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CD REVIEW

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John IRELAND (1879-1962)
String Quartet No. 1 in D minor (1897)
(Allegro [8:02]; Molto Allegro [4:32]; Andante Moderato [4:42]; Finale: Vivace [5:09])
The Holy Boy (arr. 1941) [3:16]
String Quartet No. 2 in C minor (1898)
(Allegro Moderato [9:11]; Nocturne: Andante [7:28]; Scherzo: Presto [4:58]; Pocol Allegro – Vivace [10:04])
Maggini Quartet (Laurence Jackson (violin); David Angel (violin); Martin Outram (viola); Michael Kaznowski (cello))
rec. Potton Hall, Suffolk, 21-23 January 2004
NAXOS 8.557777 [57:22]



Another English music gem from Naxos, including Ireland’s two strings quartets and a quartet version of his famous Holy Boy. The string quartets are both early works, written while Ireland was studying at the Royal College of Music. The first quartet was composed in 1897 as an attempt to impress Stanford, whom Ireland regarded very highly and wanted as a teacher. Although Stanford apparently dismissed the work as “dull as ditchwater, m’ bhoy”, he nonetheless arranged a performance of it by the students, and Parry, then the Director of the College, commended it. Ireland wrote the second quartet six months later, and, in the end, achieved his great desire, and was given a four-year scholarship to study with Stanford. Although Ireland’s own voice has not yet emerged in these works, and they show the influence of other composers, such as Brahms, they are well-written, assured and delightful pieces.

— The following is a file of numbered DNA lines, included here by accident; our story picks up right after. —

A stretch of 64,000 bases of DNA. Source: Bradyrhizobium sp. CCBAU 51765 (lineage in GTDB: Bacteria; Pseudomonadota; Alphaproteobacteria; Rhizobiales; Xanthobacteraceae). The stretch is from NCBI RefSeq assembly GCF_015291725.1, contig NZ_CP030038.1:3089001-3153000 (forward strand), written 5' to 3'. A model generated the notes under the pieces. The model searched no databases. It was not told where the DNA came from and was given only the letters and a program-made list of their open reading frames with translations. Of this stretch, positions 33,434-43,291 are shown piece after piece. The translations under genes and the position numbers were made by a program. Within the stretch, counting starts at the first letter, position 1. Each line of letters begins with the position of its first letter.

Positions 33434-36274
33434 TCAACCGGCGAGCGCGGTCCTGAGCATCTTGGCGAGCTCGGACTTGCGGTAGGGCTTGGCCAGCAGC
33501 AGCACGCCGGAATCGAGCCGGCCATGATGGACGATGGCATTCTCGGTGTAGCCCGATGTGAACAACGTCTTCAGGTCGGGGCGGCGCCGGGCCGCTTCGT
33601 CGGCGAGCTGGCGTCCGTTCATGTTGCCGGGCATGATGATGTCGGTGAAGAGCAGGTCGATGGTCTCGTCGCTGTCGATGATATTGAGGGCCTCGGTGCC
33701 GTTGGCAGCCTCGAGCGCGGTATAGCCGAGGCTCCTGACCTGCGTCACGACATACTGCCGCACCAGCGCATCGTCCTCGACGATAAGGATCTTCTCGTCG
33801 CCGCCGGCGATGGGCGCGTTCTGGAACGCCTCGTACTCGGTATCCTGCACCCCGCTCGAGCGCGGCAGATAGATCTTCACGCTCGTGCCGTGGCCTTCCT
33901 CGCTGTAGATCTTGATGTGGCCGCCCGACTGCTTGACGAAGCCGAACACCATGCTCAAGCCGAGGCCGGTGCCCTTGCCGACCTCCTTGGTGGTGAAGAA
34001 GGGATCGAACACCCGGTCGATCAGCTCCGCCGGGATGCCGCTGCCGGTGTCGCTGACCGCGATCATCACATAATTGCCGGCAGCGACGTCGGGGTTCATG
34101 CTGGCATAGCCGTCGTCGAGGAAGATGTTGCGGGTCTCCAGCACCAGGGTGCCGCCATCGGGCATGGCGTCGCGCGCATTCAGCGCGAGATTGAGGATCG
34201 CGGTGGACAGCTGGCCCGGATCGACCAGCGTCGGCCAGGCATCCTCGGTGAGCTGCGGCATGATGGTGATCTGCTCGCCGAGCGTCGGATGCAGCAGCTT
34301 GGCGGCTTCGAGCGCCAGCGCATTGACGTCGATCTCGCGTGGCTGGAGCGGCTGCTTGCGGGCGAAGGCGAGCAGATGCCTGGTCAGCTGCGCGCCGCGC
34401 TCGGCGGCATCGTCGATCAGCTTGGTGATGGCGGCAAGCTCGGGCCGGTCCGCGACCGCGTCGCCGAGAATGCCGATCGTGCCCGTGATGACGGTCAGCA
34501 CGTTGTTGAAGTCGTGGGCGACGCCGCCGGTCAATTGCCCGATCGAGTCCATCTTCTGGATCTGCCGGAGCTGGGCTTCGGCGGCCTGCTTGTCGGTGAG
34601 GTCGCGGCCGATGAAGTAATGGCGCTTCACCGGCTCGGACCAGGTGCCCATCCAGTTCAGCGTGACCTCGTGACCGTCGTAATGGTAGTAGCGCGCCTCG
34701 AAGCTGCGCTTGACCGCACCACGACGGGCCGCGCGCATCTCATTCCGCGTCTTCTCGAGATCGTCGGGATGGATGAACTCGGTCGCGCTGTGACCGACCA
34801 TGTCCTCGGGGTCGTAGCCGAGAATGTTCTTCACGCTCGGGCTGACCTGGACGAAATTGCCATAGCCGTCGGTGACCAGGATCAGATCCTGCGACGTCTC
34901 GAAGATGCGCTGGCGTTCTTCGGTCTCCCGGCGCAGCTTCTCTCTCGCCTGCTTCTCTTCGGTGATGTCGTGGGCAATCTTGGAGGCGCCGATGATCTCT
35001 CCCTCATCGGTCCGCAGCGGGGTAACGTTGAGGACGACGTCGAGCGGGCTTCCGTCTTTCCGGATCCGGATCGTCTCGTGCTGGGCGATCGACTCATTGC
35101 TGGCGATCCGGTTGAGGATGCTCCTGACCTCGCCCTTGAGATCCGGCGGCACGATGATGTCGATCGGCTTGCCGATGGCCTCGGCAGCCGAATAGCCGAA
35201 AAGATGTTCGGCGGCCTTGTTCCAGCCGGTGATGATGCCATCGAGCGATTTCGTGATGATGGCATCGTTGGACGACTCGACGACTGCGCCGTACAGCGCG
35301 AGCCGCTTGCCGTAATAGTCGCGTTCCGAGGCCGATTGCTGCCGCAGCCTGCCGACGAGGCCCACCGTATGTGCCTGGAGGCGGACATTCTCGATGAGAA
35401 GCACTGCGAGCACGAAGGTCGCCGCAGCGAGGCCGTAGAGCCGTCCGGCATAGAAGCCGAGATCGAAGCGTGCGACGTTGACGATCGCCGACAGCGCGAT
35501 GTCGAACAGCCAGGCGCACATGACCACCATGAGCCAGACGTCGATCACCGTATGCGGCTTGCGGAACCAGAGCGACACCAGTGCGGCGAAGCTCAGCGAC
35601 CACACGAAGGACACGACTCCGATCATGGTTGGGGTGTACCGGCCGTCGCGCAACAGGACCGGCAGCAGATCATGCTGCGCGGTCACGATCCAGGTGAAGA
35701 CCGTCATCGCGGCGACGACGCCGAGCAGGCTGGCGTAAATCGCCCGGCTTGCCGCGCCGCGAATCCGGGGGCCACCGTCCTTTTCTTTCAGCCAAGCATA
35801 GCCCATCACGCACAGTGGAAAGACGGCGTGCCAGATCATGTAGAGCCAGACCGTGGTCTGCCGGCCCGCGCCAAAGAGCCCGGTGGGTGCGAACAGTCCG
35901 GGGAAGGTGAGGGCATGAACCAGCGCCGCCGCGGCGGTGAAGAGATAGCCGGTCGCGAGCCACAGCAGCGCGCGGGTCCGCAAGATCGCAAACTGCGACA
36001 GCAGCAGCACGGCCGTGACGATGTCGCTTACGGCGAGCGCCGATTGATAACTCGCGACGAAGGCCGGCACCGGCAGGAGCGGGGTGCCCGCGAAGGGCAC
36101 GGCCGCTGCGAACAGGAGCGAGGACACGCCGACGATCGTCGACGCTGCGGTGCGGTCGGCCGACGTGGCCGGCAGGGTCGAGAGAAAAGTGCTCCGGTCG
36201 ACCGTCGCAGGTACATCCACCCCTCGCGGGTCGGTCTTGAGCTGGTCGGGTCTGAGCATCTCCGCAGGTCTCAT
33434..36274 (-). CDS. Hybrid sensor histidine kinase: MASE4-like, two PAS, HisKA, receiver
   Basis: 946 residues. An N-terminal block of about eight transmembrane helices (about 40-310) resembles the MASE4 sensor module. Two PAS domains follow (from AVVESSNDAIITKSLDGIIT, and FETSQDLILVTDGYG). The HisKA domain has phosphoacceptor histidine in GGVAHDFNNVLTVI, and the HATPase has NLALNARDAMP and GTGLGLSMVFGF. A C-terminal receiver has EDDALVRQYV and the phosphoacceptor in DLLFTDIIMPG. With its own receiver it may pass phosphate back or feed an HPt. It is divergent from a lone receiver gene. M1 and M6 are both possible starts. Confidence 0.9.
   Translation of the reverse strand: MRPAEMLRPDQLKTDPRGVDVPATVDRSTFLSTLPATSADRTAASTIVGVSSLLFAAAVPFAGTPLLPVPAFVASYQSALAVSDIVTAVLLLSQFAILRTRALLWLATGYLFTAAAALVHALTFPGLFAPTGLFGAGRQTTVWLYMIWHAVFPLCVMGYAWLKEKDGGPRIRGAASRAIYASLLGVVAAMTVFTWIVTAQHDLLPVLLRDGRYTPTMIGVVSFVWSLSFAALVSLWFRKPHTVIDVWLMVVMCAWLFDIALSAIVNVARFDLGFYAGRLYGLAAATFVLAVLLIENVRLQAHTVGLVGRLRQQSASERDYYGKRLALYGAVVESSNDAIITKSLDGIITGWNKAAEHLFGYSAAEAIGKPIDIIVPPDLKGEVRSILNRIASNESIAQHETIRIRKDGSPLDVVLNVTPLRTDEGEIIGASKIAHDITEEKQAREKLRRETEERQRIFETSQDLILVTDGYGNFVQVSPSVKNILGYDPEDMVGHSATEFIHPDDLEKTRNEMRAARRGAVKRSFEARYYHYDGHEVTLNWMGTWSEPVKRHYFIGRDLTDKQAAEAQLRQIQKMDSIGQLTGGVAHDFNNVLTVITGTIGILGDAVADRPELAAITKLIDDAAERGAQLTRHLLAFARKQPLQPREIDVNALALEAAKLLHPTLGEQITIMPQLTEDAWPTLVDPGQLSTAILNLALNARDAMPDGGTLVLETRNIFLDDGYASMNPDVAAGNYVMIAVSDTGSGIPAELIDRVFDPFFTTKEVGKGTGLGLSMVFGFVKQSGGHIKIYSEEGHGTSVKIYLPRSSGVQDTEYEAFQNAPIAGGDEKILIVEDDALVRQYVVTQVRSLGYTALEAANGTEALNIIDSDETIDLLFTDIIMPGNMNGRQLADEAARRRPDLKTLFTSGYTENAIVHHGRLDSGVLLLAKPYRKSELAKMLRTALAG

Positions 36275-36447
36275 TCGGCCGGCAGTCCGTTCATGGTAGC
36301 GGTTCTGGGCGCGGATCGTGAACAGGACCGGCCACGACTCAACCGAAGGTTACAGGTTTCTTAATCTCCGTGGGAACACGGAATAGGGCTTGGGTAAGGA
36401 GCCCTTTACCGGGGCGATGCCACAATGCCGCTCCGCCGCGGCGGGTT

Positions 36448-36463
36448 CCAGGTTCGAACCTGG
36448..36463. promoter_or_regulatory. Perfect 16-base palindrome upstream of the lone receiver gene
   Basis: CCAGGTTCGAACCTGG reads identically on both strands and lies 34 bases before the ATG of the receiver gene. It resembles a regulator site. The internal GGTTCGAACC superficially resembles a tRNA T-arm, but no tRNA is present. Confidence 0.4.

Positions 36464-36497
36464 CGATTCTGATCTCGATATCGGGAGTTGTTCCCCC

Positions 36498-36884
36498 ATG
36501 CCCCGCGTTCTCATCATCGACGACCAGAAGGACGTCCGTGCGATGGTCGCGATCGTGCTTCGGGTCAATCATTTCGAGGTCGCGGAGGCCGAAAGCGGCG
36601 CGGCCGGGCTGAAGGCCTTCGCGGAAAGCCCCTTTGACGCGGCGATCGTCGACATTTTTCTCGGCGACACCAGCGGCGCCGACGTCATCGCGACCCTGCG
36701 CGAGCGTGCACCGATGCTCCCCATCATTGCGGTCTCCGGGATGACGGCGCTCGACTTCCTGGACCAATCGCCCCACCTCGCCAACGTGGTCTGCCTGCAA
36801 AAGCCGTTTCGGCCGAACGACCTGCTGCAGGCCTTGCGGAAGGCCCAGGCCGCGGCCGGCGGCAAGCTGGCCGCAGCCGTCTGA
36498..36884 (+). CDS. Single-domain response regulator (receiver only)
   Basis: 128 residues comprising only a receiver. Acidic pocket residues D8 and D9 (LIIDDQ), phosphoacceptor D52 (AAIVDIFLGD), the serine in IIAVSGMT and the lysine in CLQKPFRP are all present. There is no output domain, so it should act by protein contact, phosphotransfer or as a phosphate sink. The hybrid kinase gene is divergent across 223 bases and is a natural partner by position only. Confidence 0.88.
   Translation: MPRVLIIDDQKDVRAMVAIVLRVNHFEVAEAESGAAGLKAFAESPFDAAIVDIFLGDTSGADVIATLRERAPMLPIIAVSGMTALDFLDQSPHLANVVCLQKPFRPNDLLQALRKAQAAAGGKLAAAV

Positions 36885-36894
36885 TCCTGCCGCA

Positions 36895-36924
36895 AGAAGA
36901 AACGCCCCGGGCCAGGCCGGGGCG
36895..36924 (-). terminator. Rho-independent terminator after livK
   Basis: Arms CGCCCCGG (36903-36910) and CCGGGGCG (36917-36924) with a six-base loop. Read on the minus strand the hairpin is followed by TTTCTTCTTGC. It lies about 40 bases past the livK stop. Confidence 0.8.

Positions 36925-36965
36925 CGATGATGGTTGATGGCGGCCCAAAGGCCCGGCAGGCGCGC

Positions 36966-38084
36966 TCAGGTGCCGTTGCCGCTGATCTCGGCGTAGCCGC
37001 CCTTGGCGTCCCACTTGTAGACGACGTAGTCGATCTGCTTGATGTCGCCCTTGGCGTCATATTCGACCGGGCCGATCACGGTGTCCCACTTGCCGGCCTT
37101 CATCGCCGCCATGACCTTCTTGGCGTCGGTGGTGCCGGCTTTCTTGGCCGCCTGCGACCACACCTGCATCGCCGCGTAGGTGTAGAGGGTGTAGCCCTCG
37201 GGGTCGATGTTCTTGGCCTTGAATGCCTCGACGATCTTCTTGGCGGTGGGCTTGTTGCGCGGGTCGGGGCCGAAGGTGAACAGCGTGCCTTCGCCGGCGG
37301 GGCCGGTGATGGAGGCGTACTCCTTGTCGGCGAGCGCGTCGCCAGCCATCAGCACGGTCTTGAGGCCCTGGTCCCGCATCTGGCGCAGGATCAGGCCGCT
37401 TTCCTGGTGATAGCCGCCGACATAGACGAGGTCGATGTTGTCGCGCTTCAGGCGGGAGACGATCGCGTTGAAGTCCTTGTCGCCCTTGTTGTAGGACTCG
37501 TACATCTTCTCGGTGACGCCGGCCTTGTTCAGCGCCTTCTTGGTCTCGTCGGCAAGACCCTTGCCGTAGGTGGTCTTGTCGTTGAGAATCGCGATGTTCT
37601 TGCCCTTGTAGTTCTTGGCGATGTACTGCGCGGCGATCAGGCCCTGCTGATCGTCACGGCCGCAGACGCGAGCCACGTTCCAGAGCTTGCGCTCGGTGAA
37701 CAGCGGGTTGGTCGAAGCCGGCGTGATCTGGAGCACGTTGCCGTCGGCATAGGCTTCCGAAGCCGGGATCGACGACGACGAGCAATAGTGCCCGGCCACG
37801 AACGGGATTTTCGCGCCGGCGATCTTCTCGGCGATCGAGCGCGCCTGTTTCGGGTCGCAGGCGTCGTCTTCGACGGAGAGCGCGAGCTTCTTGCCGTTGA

Ireland’s only other work for string quartet is an arrangement (one of a number, for different combinations of instruments) he made in 1941 of the third of his Four Preludes for piano, the Holy Boy.
 
The Maggini Quartet’s performances on this disc cannot be faulted – the playing is beautifully lyrical, expressive and sensitive. They work together brilliantly as an ensemble, and, importantly, allow the music to breathe, never hurrying, but taking the works at a relaxed – but never sluggish – pace; listen to their gorgeously romantic and evocative version of the Holy Boy. They capture the nuances and various moods of the music well, from delicate and gossamer through to robust and vigorous, in boldly confident playing. Hear the first movement of the second string quartet, for example.
 
Charming works and radiant performances. A must.
 
Em Marshall


see also review by Michael Cookson

British Composers on Naxos page 


 


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